As this cost-shifting is exactly what the Health Care Reform Act was enacted to address, there is no need for metaphysical gymnastics of the sort proscribed by Lopez. The plaintiffs have not opted out of the health care services market because, as living, breathing beings, who do not oppose medical services on religious grounds, they cannot opt out of this market. As inseparable and integral members of the health care services market, plaintiffs have made a choice regarding the method of payment for the services they expect to receive. The government makes the apropos analogy of paying by credit card rather than by check. How participants in the health care services market pay for such services has a documented impact on interstate commerce. Obviously, this market reality forms the rational basis for Congressional action designed to reduce the number of uninsureds.

The Supreme Court has consistently rejected claims that individuals who choose not to engage in commerce thereby place themselves beyond the reach of the Commerce Clause. See, e.g., Raich, 545 U.S. at 30 (rejecting the argument that plaintiffs’ homegrown marijuana was “entirely separated from the market”); Wickard, 317 U.S. at 127, 128 (home-grown wheat “competes with wheat in commerce” and “may forestall resort to the market”); Heart of Atlanta Motel v. United States, 379 U.S. 241 (1964) (Commerce Clause allows Congress to regulate decisions not to engage in transactions with persons with whom plaintiff did not wish to deal). Similarly, plaintiffs in this case are participants in the health care services market. They are not outside the market. While plaintiffs describe the Commerce Clause power as reaching economic activity, the government’s characterization of the Commerce Clause reaching economic decisions is more accurate.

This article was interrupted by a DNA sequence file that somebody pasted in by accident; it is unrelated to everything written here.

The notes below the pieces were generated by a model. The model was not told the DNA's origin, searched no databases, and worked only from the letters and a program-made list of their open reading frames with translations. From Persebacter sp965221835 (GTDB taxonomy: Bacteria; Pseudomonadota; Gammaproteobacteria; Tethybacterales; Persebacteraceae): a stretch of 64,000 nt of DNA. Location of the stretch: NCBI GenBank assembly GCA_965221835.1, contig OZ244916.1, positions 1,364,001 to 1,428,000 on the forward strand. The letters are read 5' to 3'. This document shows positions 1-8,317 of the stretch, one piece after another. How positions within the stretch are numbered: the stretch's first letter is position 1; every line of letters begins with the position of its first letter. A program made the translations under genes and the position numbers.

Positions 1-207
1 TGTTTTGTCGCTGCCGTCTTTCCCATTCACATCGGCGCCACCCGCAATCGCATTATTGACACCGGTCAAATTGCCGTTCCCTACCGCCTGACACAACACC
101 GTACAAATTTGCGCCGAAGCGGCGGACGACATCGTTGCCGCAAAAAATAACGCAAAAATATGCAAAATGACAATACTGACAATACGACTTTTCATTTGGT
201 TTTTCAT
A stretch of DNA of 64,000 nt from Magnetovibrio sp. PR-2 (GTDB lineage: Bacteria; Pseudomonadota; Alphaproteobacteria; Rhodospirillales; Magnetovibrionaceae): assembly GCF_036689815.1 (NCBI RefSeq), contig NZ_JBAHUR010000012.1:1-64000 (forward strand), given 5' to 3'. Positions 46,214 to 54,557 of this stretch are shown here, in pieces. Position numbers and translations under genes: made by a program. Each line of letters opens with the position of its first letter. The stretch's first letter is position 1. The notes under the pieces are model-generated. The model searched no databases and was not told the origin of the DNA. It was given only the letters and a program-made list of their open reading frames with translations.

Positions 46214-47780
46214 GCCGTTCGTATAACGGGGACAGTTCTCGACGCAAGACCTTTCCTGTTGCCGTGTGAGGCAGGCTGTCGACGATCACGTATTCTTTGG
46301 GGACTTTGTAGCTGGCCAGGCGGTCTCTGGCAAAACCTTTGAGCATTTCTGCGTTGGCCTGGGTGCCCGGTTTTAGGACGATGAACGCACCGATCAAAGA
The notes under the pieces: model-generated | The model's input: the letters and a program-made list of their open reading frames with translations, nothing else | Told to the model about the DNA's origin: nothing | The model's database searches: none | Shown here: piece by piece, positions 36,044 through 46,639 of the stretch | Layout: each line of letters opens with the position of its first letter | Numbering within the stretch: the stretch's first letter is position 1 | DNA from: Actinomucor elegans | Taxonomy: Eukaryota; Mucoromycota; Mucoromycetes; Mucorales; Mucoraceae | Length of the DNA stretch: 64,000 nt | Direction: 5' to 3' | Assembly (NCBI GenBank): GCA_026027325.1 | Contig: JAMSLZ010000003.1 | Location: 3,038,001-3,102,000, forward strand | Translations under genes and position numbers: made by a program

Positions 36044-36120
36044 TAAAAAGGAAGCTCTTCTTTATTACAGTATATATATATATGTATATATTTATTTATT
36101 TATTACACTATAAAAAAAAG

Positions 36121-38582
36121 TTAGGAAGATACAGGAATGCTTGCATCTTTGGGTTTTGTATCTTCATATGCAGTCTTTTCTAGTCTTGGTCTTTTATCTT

Based on the current state of Commerce Clause jurisprudence, which goes back to a case called Wickard v. Fillburn in which the New Deal era Court held that a farmer growing wheat on his own farm for his own use could still be subject to regulations of the Agricultural Adjustment Act of 1938, this is not at all a surprising decision. In fact, it’s fairly clear that if the mandate is to be declared unconstitutional, it would require a Court to determine that 6o-plus years of Commerce Clause case law was wrongly decided. That isn’t something that Court’s do on a whim, and even a Justice like Antonin Scalia is unlikely to throw out a half century’s worth of case law without a very good reason.